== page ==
If any man come to me, and hate not his father, and mother, and wife, and children, and brethren, and sisters, yea, and his own life also, he cannot be my disciple. [Luke 14:26]

We understand this (that is “hate” in this context) to not mean “murder” (whether in deed or motive) which Christ did teach against, but rather likened unto all things must be secondary in our lives to our love for God and Jesus Christ. Do we love someone more than Christ, and only live for them; whereby we would desire death over living life without them? What of honor in the eyes of man? Does it yet precede our obedience to Christ and sacred honor before holy God? Shall we slay ourselves in seeking to gain the honor of men and risk the curse of God?

Fear not them which kill the body, but are not able to kill the soul: but rather fear him which is able to destroy both soul and body in hell. [Matthew 10:28]

Do we yet become lovers of our own selves, desiring death over the loss of any pleasures of this life? Do we have a form of godliness which helps our outward image, yet leaves those around us at a loss when those things which we lived for no longer provide us with a reason to live? Do the perilous times have us embracing death rather than life?

This know also, that in the last days perilous times shall come. For men shall be lovers of their own selves, covetous, boasters, proud, blasphemers, disobedient to parents, unthankful, unholy, Without natural affection, trucebreakers, false accusers, incontinent, fierce, despisers of those that are good, Traitors, heady, highminded, lovers of pleasures more than lovers of God; Having a form of godliness, but denying the power thereof: from such turn away. [2 Timothy 3:1-5]

Or have we become self-haters as we look at ourselves in light of what we perceive to be reality (both physical and spiritual)? Michel Montaigne believed “it is against nature for one to despise oneself – a sickness peculiar to man and not seen in any other creature” – and considered “self-hatred as a kind of vanity and writes that it is by a similar vanity that we wish to become something other than we are.” [Jennifer M. Hecht] Are we double minded? [James 1:8]

Within the Professing Church (that is within the religious institutions rather than the world, as some would say), there may be found what has been called “Religious Melancholy”; namely the idea that spiritual leaders have caused many to think there is no hope for them. Robert Burton (The Anatomy of Melancholy) claims ministers (though, surely not all) go about “making every small fault and thing indifferent an irremissible offence, they so rent, tear, and wound men’s consciences that they are almost mad and at their wit’s ends.”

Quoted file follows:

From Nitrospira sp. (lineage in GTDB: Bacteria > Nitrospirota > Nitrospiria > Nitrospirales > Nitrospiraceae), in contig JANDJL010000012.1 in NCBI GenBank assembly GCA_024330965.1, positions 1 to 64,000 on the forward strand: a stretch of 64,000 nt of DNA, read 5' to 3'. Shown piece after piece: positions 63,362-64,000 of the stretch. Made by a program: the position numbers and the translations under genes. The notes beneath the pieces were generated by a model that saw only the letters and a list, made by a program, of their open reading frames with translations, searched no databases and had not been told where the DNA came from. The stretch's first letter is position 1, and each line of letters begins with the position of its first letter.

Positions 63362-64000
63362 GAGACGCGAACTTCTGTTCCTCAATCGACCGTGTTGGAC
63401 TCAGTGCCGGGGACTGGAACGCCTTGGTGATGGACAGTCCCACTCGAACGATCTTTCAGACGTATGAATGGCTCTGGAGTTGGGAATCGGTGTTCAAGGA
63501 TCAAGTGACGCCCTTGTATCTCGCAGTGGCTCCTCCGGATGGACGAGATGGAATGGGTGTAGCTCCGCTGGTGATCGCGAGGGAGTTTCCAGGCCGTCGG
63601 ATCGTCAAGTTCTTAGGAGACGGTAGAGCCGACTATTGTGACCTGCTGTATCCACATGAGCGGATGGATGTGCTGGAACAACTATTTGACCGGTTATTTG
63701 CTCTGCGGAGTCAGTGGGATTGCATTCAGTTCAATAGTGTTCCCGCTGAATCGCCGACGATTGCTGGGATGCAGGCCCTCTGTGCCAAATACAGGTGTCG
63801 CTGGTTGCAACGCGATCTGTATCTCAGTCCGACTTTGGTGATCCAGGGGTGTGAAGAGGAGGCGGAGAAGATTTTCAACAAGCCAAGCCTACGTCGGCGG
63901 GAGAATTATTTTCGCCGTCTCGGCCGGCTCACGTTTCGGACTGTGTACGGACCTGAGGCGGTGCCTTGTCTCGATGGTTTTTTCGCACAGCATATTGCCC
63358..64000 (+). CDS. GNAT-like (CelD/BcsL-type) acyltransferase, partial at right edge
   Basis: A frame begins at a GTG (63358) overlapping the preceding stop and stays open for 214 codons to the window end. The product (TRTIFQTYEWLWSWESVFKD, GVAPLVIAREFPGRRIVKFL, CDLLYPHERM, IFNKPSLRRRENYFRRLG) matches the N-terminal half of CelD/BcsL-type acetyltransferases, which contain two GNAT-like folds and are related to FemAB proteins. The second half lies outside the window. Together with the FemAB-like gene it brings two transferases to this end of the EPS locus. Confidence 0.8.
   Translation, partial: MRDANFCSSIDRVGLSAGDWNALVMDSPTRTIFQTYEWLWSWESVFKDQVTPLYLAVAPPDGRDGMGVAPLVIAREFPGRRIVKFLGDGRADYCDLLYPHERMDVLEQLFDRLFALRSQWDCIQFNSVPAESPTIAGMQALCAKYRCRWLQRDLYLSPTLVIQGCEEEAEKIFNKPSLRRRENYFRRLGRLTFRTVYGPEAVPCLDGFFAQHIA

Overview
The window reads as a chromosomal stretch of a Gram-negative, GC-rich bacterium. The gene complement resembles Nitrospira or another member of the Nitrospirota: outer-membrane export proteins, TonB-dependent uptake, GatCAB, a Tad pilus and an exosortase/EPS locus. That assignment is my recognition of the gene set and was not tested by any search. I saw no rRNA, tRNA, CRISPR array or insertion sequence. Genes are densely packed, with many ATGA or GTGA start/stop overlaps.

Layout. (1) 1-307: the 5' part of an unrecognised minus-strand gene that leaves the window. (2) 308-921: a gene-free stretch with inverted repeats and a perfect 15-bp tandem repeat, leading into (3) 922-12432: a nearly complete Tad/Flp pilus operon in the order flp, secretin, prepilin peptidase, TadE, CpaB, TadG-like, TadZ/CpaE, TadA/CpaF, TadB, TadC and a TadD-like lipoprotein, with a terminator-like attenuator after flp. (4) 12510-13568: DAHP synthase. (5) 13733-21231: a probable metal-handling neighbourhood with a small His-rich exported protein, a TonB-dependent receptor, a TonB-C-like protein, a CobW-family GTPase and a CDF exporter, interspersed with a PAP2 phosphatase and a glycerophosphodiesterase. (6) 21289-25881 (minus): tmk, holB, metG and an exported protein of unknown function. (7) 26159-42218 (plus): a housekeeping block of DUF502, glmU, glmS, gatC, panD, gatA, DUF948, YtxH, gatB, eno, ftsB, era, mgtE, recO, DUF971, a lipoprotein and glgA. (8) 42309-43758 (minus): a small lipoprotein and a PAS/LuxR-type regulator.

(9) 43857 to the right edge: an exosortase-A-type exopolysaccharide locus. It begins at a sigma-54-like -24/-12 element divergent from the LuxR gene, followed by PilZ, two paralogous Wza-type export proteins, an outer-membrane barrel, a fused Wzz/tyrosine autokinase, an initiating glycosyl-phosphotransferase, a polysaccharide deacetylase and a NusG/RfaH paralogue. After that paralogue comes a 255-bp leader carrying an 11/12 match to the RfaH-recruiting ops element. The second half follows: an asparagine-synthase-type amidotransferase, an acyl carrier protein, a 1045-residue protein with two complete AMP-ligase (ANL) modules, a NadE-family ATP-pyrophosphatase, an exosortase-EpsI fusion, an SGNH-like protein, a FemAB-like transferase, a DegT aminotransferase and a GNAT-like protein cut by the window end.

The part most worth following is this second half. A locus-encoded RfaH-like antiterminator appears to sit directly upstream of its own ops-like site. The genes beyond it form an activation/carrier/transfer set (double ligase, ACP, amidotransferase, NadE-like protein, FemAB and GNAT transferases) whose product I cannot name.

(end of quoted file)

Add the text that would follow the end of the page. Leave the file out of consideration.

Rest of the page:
Do we lower salvation so low that it is merely trampled by every man’s foot, or raise it so high that it is impossible for any man to obtain it even through grace? Do we discard the fallen brethren or seek to restore them? Do we love because God loved us? Do we forgive because God forgave us? Or, do we “beholdest thou the mote that is in [our] brother's eye, but considerest not the beam that is in [our] own eye”? [Matthew 7:3]

Some (to promote martyrdom, yet not all) have even determined to liken the self-murder of persons with the sacrifice of Jesus Christ on the cross at Calvary, claiming he actually committed suicide himself; for he did say, “I lay down my life for the sheep.” [John 10:15] But, perhaps not all of the story is being observed:

And other sheep I have, which are not of this fold: them also I must bring, and they shall hear my voice; and there shall be one fold, and one shepherd. Therefore doth my Father love me, because I lay down my life, that I might take it again. No man taketh it from me, but I lay it down of myself. I have power to lay it down, and I have power to take it again. This commandment have I received of my Father. [John 10:16-18]

Jesus says a couple of interesting things here:
  • Therefore doth my Father love me, because I lay down my life, that I might take it again.
  • This commandment have I received of my Father.

How many persons who have committed suicide claim:
  • I was commanded by God.
  • I lay down my life – why? That I might take it again.

People do not commit suicide (at least, not that I know of or have read about) that they might take back up their life yet again. Sadly, most are due to them no longer wanting anything to do with their life; whether due to love (or the loss thereof), honor (or the restoration thereof), depression, or mental illness. Death is seen as an end, as an escape from that which plagues one spiritually, emotionally, or physically. There is no man (or woman) who has the “power to take it (their life) again”.

John records Jesus’ words, “Greater love hath no man than this, that a man lay down his life for his friends.” [John 15:13]

He goes on to say:

Ye are my friends, if ye do whatsoever I command you. Henceforth I call you not servants; for the servant knoweth not what his lord doeth: but I have called you friends; for all things that I have heard of my Father I have made known unto you. Ye have not chosen me, but I have chosen you, and ordained you, that ye should go and bring forth fruit, and that your fruit should remain: that whatsoever ye shall ask of the Father in my name, he may give it you. These things I command you, that ye love one another.” [John 14:14-17]